For all the trouble that Elvis stirred up—I didn’t know whether to go with the “If you’re looking for trouble” or the “T-R-O-U-B-L-E” reference here—hymns were deeply embedded in his sound and his love of music. The last song Elvis performed on his Ed Sullivan run was “Peace in the Valley”. The fifth album he released was “His Hand in Mine,” an all gospel album.
For all the groundbreaking, earth shaking, on your feet in the aisles dancing that Elvis created, he would only ever win three awards at the Grammys for his gospel work. Some of this is due to timing (the first Grammy awards were given out two years after Elvis mania swept the globe); some is due to the eccentricities of the voting body (you can look it up, Bob Newhart’s standup album beat the Beatles one year); but if you’ve heard the live version of “How Great Thou Art” from 1974 you understand that even the Grammy voters couldn’t look away from a spirit-channeled tour de force.
Elvis has sold over one billion records—one BILLION. Charles Wesley wrote 6,500 hymns. It took a while for the music of both to be fully accepted inside the houses of worship, but both point to the power of song to open the doors of the soul.
Friends, there are so many items happening in our congregation this summer. We have VBS starting next Sunday! Don’t forget to register. We will have one service at 11:00am, followed by a Fish Fry, happening on Sunday, July 31st. I want to also let you know of my new sermon series starting on July 31st. This summer we will be doing a sermon series entitled, “Summer at the movies.” Throughout the series, we will be taking popular movies from the past couple years and using them as a launching point of our sermons. As part of this family-friendly series, we will be showing each of the movies the week prior to the Sunday it will be used as the sermon starter.
There will be a couple of opportunities to gather to watch it. Each Wednesday evening we will host a free showing in the Connection Center at 6:30pm. And throughout the week, families within our congregation have volunteered their homes to be a second site in case people cannot make the Wednesday showing. There will be more information to come and how to sign up at these houses if you need to watch a movie other than Wednesday evening.
To give you a little teaser, these are the movies we will be studying and watching over the course of the series.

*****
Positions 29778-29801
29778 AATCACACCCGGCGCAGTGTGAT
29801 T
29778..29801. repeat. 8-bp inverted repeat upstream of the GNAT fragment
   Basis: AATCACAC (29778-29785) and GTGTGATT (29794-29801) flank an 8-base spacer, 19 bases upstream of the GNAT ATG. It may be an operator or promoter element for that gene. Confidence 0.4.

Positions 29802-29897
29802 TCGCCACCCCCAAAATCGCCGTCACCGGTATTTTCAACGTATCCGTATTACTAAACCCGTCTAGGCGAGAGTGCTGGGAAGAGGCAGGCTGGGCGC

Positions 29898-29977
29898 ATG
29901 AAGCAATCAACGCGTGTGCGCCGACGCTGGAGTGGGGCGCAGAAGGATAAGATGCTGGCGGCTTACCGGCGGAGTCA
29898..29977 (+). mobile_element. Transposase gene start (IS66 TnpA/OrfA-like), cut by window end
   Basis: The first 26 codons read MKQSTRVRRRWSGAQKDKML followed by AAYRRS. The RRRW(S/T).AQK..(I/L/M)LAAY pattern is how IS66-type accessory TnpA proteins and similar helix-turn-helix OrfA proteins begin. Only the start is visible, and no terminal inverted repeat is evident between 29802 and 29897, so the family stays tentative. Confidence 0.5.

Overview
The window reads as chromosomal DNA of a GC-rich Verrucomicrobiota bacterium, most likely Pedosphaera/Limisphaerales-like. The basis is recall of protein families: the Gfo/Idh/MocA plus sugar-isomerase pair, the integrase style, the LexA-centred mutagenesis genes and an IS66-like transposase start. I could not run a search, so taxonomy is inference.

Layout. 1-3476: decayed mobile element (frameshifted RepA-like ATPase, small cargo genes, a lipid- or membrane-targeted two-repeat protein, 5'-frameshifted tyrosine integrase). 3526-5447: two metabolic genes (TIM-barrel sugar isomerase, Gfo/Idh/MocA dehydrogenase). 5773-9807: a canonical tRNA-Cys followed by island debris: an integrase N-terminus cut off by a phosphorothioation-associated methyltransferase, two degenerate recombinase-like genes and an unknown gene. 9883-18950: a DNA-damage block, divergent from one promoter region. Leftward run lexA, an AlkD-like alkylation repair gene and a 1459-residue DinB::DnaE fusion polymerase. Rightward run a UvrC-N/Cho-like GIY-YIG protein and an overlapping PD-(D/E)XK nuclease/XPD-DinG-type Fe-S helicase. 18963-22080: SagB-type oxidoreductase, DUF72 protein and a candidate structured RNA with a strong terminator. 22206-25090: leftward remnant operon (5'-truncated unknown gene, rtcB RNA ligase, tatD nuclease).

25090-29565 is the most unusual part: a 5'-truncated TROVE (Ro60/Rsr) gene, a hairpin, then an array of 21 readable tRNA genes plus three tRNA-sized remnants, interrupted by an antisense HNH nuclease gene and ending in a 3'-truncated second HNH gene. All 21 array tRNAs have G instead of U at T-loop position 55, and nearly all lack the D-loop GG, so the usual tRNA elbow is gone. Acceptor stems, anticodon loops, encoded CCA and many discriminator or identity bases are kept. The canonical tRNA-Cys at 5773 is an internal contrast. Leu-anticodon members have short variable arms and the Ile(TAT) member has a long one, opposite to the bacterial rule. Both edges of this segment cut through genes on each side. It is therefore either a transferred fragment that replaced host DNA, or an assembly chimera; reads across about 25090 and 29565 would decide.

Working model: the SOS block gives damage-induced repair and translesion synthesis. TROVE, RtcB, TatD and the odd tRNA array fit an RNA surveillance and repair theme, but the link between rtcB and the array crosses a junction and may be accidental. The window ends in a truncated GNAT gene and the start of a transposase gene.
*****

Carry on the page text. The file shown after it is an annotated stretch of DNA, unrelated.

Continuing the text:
July 31st - Luca (Main showing - July 27th in Connection Center)*
August 7th - Soul (Main showing - Aug. 3 in Connection Center)*
August 14th - The Bad Guys (Main Showing Aug. 10th in Connection Center)*
August 21st - Encanto (Main Showing Aug. 17th in Connection Center)*
*Optional other showings will be announced at later date
Be sure to spread the word to come and have a wonderful time together and join in growing our faith together.
Join the fun!
Three little words. A short clear declaration the can launch us into untold adventures: “In the beginning,”…”I love you,”…”Once upon a time”. We are attuned at our deepest level to respond to these. For instance:
Once upon a time, a young woman in a fit of youthful passion defied her parents’ wishes and absconded with a rakish young man to a magical land that would bless their hearts’ longings. She was home from her first foray into the real world, freshman year of college, and far from a young man who had stolen her heart. He was likewise smitten and the distance was driving him to distraction. Her parents were not pleased with this turn of developments; he was, after all, a young man with all of the built-in perils of young men everywhere.
To her parents, his unforgivable offense was not that he was pining for their daughter, but rather that, without portfolio, he would stoop to hitchhiking in order to cross the miles. An argument between the girl and her parents led to an ultimatum to break things off. Wiping away tears, sitting in the kitchen, with her parents hovering over her, she placed a long-distance call to Mt. Ida, Arkansas, and gave him the heartbreaking news.
“Are they there?” he asked in hushed tones.
“Yes,” she replied trying to sound cryptic.
“Would you like to go get married?”
“Yes,” her voice quivering but trying not to give away the conspiracy.
“I’ll be there before morning.”
And so, at roughly 3 a.m. one mid-June morning, she quietly raised the window sill in her bedroom, tossed a bag and followed it. It was 1967; her Summer of Love had begun. By noon the next day an Oklahoma Justice of the Peace had said the words; and that’s how my mother and father came to be married.
The stories we tell are central to our identities: separately and together. I would argue they are the most important pieces of our identity. In a 2019 article in Forbes magazine, Angela Rodriquez tells us, “Storytelling is at the core of culture. It is how histories are passed down, how customs are shared and how traditions become endemic to a group.” Stories define us, partly because they are how we unify all the sensory input that we collect and partly because they allow us turn the ephemeral into the enduring.